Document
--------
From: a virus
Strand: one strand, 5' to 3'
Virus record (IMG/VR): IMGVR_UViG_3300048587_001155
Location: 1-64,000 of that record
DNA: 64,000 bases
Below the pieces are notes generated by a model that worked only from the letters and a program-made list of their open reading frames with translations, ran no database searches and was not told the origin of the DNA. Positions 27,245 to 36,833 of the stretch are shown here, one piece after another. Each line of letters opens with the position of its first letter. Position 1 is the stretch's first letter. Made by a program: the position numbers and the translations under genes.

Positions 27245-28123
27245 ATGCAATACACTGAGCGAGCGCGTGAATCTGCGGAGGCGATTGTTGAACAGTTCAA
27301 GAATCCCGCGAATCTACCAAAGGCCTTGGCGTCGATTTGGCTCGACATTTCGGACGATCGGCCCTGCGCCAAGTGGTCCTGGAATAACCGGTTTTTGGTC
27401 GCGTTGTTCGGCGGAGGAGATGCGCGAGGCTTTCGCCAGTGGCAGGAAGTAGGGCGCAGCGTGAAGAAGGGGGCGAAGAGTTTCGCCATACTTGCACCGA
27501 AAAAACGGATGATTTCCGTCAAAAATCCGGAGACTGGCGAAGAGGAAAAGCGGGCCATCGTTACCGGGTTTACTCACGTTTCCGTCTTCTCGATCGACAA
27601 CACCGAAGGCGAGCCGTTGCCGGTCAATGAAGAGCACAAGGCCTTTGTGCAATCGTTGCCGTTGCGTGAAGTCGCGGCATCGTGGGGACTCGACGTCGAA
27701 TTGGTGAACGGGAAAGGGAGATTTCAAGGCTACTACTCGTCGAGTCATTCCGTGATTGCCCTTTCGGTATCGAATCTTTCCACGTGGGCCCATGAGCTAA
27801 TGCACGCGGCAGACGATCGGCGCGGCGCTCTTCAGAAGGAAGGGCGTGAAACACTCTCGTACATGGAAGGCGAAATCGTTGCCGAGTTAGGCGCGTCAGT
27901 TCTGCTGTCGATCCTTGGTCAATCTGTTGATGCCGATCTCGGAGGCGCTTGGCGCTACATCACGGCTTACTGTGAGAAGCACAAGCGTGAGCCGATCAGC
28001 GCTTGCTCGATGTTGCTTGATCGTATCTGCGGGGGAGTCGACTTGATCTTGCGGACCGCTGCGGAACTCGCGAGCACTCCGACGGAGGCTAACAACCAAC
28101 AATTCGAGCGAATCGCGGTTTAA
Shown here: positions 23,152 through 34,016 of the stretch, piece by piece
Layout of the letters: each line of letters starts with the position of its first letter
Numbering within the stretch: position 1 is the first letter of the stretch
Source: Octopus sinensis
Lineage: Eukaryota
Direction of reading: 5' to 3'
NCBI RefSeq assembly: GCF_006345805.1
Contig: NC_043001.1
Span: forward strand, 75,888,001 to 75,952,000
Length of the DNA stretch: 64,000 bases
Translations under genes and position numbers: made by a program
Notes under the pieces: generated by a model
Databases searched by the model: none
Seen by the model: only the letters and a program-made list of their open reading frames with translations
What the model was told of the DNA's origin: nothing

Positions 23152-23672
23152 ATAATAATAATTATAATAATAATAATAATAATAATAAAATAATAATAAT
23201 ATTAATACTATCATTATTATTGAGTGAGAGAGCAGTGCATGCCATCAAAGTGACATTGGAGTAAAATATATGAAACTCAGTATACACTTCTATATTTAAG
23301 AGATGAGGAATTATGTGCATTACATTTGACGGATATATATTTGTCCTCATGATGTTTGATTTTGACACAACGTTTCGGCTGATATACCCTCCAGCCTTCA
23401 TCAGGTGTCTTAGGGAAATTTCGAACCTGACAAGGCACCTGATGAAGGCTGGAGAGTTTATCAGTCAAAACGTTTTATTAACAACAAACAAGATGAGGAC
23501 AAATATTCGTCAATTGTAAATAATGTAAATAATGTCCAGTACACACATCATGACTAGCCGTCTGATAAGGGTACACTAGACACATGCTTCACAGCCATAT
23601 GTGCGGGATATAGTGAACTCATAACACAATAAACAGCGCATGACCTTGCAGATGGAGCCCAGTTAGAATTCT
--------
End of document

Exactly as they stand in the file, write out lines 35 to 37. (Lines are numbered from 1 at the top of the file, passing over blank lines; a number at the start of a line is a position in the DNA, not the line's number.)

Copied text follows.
23201 ATTAATACTATCATTATTATTGAGTGAGAGAGCAGTGCATGCCATCAAAGTGACATTGGAGTAAAATATATGAAACTCAGTATACACTTCTATATTTAAG
23301 AGATGAGGAATTATGTGCATTACATTTGACGGATATATATTTGTCCTCATGATGTTTGATTTTGACACAACGTTTCGGCTGATATACCCTCCAGCCTTCA
23401 TCAGGTGTCTTAGGGAAATTTCGAACCTGACAAGGCACCTGATGAAGGCTGGAGAGTTTATCAGTCAAAACGTTTTATTAACAACAAACAAGATGAGGAC